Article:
Peter William Slade with some of the overlooked WW1 soldiers who should have appeared on the Abbotsford cenotaph.

Peter William Slade with some of the overlooked WW1 soldiers who should have appeared on the Abbotsford cenotaph.

Detective work discovers overlooked World War I soldiers

How an Abbotsford man found the names of more than a dozen soldiers left off memorial cenotaph

Peter William Slade thinks there may be as many as 20 soldiers who’ve been left off the cenotaph in Abbotsford.

So far, the hunt by the retired professor of chemistry-turned detective has found 13 Abbotsford-area residents who fought for Canada during World War 1, but were not included on the cenotaph plaque.

Antonio Donatelli“If people went through that, they have a right to be recognized,” Slade says.

His search for overlooked local soldiers began last year.

Slade, a former Legion vice-president who started the Vimy Ridge Day candlelight vigil held on April 9, 2011 in Abbotsford, was interested in locating more ancestors of WW1 veterans from Abbotsford.

That search led him last year to Kris Foulds, the curator of collections at The Reach Gallery Museum in Abbotsford.

Foulds had noticed a discrepancy between the names on the Abbotsford cenotaph and names published on local newspaper honour rolls of soldiers enlisted, wounded or killed during WW1.

There seemed to be a number of soldiers who should have been included on the cenotaph, but were not (One of them, Antonio Donatelli, is seen here pictured in uniform).

Finding them required long hours of detective work, poring through cemetery records, war archives and archived newspapers of the day, and deducing from the sometimes cryptic entries who would be considered an Abbotsford resident based on today’s boundaries.

In the case of Sgt. Arthur John Witchell, Slade found his evidence within a reference by the Abbotsford Post newspaper (shown below) to a fundraising initiative at the Trethewey sawmill on Mill Lake, that listed Witchell as one of the people who worked and probably boarded at the mill.

It was proof that Witchell was an Abbotsford resident.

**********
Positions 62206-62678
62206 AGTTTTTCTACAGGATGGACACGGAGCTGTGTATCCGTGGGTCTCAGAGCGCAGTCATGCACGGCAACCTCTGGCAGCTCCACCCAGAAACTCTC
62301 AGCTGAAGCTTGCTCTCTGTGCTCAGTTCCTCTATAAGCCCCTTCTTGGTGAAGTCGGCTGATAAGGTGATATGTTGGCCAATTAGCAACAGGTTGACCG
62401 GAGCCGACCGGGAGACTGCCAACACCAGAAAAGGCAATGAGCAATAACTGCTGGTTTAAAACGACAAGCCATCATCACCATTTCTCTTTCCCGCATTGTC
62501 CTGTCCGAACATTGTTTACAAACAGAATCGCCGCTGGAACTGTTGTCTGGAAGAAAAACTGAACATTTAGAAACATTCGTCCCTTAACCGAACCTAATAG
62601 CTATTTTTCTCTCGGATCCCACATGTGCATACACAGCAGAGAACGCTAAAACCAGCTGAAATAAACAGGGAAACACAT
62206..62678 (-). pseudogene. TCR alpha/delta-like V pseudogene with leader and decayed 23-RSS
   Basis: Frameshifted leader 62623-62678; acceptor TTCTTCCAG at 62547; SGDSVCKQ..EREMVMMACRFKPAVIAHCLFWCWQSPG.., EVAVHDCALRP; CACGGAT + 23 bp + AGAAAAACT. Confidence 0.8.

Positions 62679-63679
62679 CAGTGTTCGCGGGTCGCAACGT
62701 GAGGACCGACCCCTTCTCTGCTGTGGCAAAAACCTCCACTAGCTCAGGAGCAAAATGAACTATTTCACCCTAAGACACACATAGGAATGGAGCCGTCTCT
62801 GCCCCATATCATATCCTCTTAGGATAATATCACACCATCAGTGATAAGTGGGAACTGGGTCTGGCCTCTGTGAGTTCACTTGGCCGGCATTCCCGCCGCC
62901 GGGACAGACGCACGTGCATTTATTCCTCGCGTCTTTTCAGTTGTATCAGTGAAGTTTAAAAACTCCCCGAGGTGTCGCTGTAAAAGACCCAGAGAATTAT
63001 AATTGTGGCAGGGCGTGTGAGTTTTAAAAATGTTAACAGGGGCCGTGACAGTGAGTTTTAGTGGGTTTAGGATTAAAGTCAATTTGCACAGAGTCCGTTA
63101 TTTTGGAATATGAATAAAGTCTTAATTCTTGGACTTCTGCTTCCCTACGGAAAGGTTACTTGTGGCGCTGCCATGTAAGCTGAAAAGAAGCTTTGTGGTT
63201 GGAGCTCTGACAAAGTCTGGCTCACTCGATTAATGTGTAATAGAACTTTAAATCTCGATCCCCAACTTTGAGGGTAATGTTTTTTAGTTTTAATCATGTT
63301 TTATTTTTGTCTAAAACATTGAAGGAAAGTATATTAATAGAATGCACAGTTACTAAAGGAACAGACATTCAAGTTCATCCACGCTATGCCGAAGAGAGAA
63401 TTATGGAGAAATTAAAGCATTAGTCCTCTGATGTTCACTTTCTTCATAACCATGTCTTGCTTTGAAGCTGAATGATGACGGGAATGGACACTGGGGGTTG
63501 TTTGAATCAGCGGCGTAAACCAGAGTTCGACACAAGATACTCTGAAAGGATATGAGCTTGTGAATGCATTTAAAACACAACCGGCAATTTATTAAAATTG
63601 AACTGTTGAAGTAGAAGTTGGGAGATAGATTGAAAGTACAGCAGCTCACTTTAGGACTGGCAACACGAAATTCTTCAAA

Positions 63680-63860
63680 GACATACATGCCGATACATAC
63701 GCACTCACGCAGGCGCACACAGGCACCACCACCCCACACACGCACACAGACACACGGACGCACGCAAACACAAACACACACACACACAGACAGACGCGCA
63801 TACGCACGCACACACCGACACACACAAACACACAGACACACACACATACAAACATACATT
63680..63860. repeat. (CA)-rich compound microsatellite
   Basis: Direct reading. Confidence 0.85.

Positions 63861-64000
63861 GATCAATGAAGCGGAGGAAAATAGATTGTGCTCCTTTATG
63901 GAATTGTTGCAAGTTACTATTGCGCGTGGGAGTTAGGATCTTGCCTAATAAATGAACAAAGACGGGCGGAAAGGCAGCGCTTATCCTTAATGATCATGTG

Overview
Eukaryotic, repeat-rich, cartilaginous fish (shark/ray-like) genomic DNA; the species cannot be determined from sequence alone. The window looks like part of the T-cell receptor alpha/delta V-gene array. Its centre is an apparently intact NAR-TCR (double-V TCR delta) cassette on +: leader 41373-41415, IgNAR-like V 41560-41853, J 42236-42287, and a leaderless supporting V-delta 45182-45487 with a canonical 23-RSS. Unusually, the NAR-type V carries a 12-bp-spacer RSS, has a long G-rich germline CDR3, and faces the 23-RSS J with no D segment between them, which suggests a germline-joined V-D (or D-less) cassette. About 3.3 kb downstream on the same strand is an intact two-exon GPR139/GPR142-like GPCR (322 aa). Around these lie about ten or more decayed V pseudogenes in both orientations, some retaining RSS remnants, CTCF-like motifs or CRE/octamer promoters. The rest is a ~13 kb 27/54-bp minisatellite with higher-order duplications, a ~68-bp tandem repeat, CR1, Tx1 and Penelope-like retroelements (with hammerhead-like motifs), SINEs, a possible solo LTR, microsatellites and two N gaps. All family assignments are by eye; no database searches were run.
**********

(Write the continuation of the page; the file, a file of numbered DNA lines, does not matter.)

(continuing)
Other clues that assisted Slade were entries that listed people in the newspaper as soccer players for Mt. Lehman F.C. or as a “contingent of Abbotsford Men leaving for the War”.

In the case of another soldier, private Ellsworth Albert “Chappie” Chapman, Slade was able to determine that Chapman was an Abbotsford resident who served in the Seaforth Highlanders and missed the iconic battle of Vimy Ridge because he’d been gassed a month before.

Chapman, Slade learned, was sent back to his unit following a long stay in hospital and died during the battle of Passchendaele.

Slade says the omissions from theAbbotsford Post 1915 Abbotsford cenotaph are accidental, the result of “more difficult” communication of information during WW1 and changes in local municipal boundaries over the years since then that have confused the issue of Abbotsford residency.

Honour rolls were published in differerent papers for residents of Abbotsford, Matsqui and Sumas.

What is now the city of Abbotsford used to be two different municipalities, Matsqui and Sumas, with Abbotsford a community of Sumas.

It appears some names were left off simply because the soldiers lived in communities that were not part of Abbotsford back then, but eventually were amalgamated into the municipality.

This year, 10 of the forgotten Abbotsford veterans confirmed by Slade were honoured for the first time.

Candles were lit and placed at the base of the cenotaph for Pte. Ellsworth Albert Chapman, Pte. James McDonald, Pte. George Knox, Pte. Osmond Kidwell, Second Lte. Langley Latton Attwood, Sgt. Arthur John Witchell, Pte. Percy Farr, Pte. Antonio Donatelli, Pte. Norton Carter and Sgt.Murdock Gillis.

An additional three have been confirmed since.

“I keep finding more people,” Slade says.

He is working on a book about the overlooked soldiers.